[Vision2020] One Should Have Right To Object To 'Under God'

Ted Moffett starbliss at gmail.com
Mon Sep 11 12:44:47 PDT 2006

Donovan et. al.


In adding "under God" to the Pledge of Allegiance in 1954, Congress intended
to put religion in public school. As President Eisenhower said in signing
the law, from "this day forward, the millions of our schoolchildren will
daily proclaim, in every city and town, every village and rural schoolhouse,
the dedication of our nation and our people to the Almighty." Since students
were praying daily in many public schools, the new Pledge language was not
subject to an immediate constitutional challenge. Courts had not yet
recognized the rights of minority faiths to be free of religious coercion in
public schools.
I recall in a 5th grade public school in North Carolina in 1961 starting
every school day with the Lord's prayer... The pledge of allegiance's "under
God" phrase was then a minor issue!

The words "In God We Trust" on currency are not a pledge that I am compelled
to recite with my hand over my heart.  The pledge of allegiance is, or was
when I was in the public school system.

The out for those who defend the pledge of allegiance with the words "under
God" continuing in public schools, despite the apparent state promotion of
specific religious beliefs (monotheism over the State), is that any student
can refuse to recite it without being officially compelled to conform, or
officially punished.  The student can legally opt out of saying the pledge.
It is not "forced" on any student, technically speaking.

The pledge, to be more religiously broad, might read "under whatever God,
Gods, Goddesses or other forms of spiritual beings or powers, or the lack of
them, that prevail" to avoid state promotion of specific forms of religious
belief, but this is cumbersome and wordy for a pledge.  And the reason the
words "under God" were placed in the pledge during the 1950s was not to be
open minded about including different religious beliefs, but to send a
specific message to the atheists of the godless Communist Soviet Union, and
other communist nations, that the USA was a nation under God, a specific
sort of God.  The words "under God" added to the pledge are thus a legacy of
cold war politics.

I find the argument that the words "under God" are spiritually generic,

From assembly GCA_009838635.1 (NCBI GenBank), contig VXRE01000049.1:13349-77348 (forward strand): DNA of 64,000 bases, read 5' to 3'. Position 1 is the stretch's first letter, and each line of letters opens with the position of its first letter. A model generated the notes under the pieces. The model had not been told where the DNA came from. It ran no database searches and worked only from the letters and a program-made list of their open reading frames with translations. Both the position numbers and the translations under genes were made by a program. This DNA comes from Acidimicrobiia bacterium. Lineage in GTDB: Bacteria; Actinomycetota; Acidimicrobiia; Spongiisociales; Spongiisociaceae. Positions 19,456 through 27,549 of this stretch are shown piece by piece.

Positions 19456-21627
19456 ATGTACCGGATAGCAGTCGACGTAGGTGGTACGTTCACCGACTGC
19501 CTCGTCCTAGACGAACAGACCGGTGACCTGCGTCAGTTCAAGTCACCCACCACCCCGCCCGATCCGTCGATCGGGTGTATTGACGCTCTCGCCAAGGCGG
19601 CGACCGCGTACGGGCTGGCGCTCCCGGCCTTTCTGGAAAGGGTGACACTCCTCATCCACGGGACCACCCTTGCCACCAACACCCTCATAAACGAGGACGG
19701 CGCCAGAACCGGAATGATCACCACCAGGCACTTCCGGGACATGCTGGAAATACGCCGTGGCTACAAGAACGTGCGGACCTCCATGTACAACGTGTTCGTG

and can refer to all forms of spiritual belief, and thus are not state
endorsement of a specific religion, disingenuous.  I heard this exact
argument from a federal lawyer working in the federal court in Boise, a
lawyer who knew the justices involved in the 9th US Circuit Court who ruled
that the pledge's "under God" was unconstitutional.

Given the pressures young students face to be popular, accepted, to conform
to the dominant values of their peers and adult leaders, odds are many
students will recite the pledge anyway, even if they object, or don't
understand the meaning of the words they parrot.

The pledge does amount to state sponsored promotion of a specific form or

Ted Moffett

On 9/11/06, Donovan Arnold <donovanjarnold2005 at yahoo.com> wrote:
> More BAD NEWS for people that are offended by the word "GOD" being
> incorporated into the state. It is now also on some of your printed
> currency. That is right, George Bush is having the words "In God we Trust"
> printed on your money. He is violating the constitutional separation of
> Church and State, AGAIN!
> You can protest this violation of separation of church and state, and tell
> GEORGE BUSH, NO, by looking through all your coins and bills and sending
> every one of those unconstitutionally BUSH branded with this religious
> propaganda to me.
> Every dollar I raise will be a petition to the US Congress on how much you
> disagree with BUSH and his forcing of religion on the people.
> Please send this unconstitutional BUSH currency to:
> Donovan Arnold
> 325 Main Street
> Moscow, ID, 83843
> Best,
> _DJA
> *Paul Rumelhart <godshatter at yahoo.com>* wrote:
> I'd rather just fight this thing from a religious equality angle.  I,
> personally, could care less if it's idolatry or not.  I'm more-or-less a
> pagan (it's complicated), and the term "God" appears to mean the
> judaeo-christian "God" and not just any old "god".  I don't like the
> implication that our nation is "under God" in that sense, especially when
> we're forcing our children to recite it at school like some kind of
> 1984-esque loyalty pledge.  It sounds too much like brain-washing to me,
> anyway.
> I don't understand why Christians care so much about those two words
> belonging in the Pledge, especially in a country with express freedom of
> religion and that was built in part by people who were escaping religious
> persecution and who wanted to ensure that the same thing didn't happen to
> future generations.
> Paul
> Taro Tanaka wrote:
> Sins can be committed in ignorance, and the fact that they were committed in
> ignorance doesn't cause the sin to just disappear, but God in His mercy does
> cut us all a great deal of slack for our manifold sins committed in
> ignorance. At the same time, the effects of sins committed in ignorance
> don't just magically disappear, and when we start to feel those effects
> strongly enough, sometimes we put two and two together and realize we have
> an issue that we need to repent of.
> -- Princess Sushitushi
> "keely emerinemix" <kjajmix1 at msn.com> <kjajmix1 at msn.com> wrote:
>   I would not say that a Christian who does recite the pledge is
>  committing
> idolatry; I am saying that I would be if I were to violate my own
> conscience in this matter.
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